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Although new to me, this is the first in a lauded series now totaling three titles. Author-historian Corrado Pope proves to be a stellar writer of intelligent mysteries.

In late 19th Century France, new ideas about religion, women, work, thought and art are stirring up the populace. No exception is the provincial town of Aix-en-Provence, set in the southwestern Midi, a hot, stunning, violent landscape. Out of this, Ms. Pope weaves a fluid, atmospheric historical mystery.

Attractive, self-made but locally disparaged Parisian business woman Solange Vernet, a recent resident of Aix, is found in a quarry one burning August morning, raped and murdered. For conservative Aix, her death seems to suit her.

Mlle. Vernet believed in modern social ideas. She lived with an English lover, the ironically emotional Charles Westbury, an author, lecturer, and ardent advocate for the reviled theory of evolution. She also knew the town’s famous, not particularly respected native son, struggling, brusque anti-establishment painter Paul Cezanne; it’s common knowledge that he climbs to the craggy quarry almost daily, creating and often ripping up his radical new images.

To coarse-minded police veteran Sgt. Albert Franc, the crime is patently the result a classic love triangle, accusing first the lover, then Cezanne. But in France,  investigations are supervised by the judiciary. The only magistrate available in this late August vacation season is the least seasoned jurist in town. Conscientious and cautious, an incomer needing to prove himself before the more senior judges return shortly, young Bernard Martin dances carefully around the established Franc’s attempts to control the investigation and put it to rest. But Martin, a necessarily secret reader of new thinkers, suspects that unlike the brutal landscape and the two suspects’ erratic behavior, something subtler is in play.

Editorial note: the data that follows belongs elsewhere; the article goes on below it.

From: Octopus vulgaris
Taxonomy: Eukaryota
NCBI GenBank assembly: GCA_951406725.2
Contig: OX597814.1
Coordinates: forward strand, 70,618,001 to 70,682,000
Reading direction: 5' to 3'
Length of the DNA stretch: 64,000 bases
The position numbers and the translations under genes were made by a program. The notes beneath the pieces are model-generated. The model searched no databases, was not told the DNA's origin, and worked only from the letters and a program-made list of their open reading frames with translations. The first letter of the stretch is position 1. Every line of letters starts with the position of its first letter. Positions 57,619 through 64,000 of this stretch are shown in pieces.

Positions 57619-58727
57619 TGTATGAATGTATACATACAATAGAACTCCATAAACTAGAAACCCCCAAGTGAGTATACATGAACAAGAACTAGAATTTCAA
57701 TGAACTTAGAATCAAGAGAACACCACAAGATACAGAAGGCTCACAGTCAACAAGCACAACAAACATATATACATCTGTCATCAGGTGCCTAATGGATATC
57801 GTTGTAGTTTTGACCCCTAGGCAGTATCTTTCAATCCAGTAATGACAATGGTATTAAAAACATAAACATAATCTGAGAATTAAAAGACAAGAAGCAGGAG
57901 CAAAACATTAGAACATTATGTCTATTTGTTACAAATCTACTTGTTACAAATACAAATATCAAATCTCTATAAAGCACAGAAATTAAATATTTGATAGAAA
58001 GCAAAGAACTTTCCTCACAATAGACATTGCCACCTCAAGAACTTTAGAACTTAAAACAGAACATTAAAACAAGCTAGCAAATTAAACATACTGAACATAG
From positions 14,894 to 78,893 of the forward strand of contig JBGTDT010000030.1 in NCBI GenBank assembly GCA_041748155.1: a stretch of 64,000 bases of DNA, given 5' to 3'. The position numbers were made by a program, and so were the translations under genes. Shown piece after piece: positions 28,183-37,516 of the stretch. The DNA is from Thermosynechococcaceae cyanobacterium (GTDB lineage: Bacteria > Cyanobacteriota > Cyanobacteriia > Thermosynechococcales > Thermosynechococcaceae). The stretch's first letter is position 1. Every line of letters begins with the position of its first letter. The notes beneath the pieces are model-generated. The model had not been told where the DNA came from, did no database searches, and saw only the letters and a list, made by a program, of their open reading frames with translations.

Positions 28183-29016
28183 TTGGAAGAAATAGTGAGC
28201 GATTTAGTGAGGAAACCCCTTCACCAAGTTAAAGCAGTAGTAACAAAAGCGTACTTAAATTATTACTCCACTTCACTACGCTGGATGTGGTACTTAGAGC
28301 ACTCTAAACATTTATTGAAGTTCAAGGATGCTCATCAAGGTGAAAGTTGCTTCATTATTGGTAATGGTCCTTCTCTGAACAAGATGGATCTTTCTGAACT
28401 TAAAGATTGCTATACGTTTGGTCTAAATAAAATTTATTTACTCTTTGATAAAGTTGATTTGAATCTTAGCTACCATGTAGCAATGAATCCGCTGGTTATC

Investigating like a man walking on broken glass, Martin takes us through varieties of personal lives and relationships, from cafe waitresses to policemen, tenants to landlords, housemaids to revolutionaries, church to state and family, sons to imperious elders. We feel the turmoil of this era in France.

It is a treat to see the characters evolve and expose themselves, even as Ms. Pope deftly gives us social history. Cezanne’s dysfunctional relationships with his mistress and his wealthy Aix family, the mystery of the red-headed woman of his paintings make fascinating reading, and so does the way the nature of the surrounding landscape imbues the town’s mindsets .

You don’t have to look out for the easily managed themes of personal dichotomies, between science and emotion, adaption and evolution, thought and action, but they are there and enrich this enjoyable book.

Click here for Barbara Pope’s Website

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